Thomas A. Knight said...

This is why I love this project. No one left behind. No child, no adult. Nobody.

Keep up the great work Ken!

Sandy said...

This is such an important project. My friend's dad recently died and her mother found herself in a precarious position since she had not worked in years and did not know how to use a computer. My friend paid for a course so she could learn. I decided to start teaching my parents and they are doing wonderfully now. Patience is essential as these wonderful older students gain the knowledge they need to enter a digital world.

Santam said...

This is indeed a big problem. And its not only restricted to the old age but also in adults. For example in India usage of computers is very low and many people cannot use the mouse. This came across as a big stumbling block when we tried to organize a survey for the patients where they had to fill a computer form. Spanning the digital divide in these people requires the use of a very different interface (? touch). Form elements like the radiobutton are very difficult to manipulate by people are not accustomed to the mouse.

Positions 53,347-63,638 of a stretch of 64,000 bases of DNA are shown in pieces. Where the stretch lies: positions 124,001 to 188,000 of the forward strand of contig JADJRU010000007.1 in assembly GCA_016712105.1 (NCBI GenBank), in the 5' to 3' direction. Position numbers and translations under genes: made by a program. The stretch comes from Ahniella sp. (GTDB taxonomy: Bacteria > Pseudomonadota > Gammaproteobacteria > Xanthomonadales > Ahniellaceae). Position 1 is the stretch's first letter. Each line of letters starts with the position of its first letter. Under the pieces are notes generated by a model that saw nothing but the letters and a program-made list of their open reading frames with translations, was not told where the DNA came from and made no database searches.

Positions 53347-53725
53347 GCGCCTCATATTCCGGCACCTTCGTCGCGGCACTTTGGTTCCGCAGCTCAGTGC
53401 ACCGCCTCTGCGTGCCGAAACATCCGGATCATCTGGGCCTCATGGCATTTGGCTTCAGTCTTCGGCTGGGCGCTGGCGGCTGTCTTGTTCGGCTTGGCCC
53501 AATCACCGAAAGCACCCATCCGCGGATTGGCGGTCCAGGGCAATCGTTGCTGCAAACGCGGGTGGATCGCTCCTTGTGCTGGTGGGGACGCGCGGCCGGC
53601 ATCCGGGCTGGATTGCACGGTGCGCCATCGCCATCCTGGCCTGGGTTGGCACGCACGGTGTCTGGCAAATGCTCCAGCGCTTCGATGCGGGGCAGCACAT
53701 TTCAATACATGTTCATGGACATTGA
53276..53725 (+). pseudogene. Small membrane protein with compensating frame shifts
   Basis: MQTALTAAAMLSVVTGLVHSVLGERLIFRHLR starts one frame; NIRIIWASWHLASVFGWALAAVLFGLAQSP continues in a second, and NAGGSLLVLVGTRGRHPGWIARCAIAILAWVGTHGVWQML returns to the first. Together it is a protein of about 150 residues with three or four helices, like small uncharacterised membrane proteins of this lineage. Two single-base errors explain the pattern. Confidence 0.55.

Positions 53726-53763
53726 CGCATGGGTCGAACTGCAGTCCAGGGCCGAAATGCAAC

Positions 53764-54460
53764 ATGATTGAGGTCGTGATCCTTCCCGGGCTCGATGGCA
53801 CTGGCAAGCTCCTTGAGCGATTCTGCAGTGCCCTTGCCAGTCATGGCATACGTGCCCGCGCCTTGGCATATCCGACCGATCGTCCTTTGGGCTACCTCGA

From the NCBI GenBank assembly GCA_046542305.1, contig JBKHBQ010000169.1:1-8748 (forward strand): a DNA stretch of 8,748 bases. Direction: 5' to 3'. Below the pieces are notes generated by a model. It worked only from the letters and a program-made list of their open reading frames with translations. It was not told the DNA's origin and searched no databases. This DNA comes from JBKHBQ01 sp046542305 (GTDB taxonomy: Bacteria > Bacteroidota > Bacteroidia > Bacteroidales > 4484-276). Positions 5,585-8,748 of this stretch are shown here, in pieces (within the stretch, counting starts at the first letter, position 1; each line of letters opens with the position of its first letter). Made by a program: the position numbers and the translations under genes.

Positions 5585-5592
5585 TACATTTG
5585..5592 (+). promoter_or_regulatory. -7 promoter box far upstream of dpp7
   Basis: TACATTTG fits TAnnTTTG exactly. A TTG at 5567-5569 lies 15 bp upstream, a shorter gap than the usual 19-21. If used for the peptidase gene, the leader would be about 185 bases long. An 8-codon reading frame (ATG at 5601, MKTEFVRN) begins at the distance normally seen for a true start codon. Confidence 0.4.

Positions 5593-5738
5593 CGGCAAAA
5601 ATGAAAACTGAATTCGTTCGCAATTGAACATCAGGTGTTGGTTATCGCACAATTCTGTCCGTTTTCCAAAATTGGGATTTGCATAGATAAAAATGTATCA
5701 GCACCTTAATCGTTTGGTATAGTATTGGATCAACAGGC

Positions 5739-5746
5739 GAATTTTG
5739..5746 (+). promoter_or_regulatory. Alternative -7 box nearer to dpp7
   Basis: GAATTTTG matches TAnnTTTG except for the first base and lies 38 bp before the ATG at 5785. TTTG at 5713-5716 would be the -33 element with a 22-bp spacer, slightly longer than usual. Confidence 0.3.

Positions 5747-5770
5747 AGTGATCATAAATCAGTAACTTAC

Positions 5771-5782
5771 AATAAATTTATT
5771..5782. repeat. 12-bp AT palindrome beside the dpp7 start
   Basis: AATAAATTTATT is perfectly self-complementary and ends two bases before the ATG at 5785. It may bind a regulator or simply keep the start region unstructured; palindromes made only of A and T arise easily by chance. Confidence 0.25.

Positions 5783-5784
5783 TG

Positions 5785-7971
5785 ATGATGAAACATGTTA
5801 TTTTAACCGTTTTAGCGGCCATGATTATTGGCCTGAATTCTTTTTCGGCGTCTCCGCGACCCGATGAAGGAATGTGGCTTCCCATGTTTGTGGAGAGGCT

I am presently trying to design an interface for such a survey where the people will be presented with the survey in a touch screen interface. I would also like the questions to be asked in a voiceover in addition to the text question (in vernacular language). Interestingly none of the major survey outfits seem to offer this simple enhancement. So the onus is on open source and I am looking at drupal to do the heavy lifting.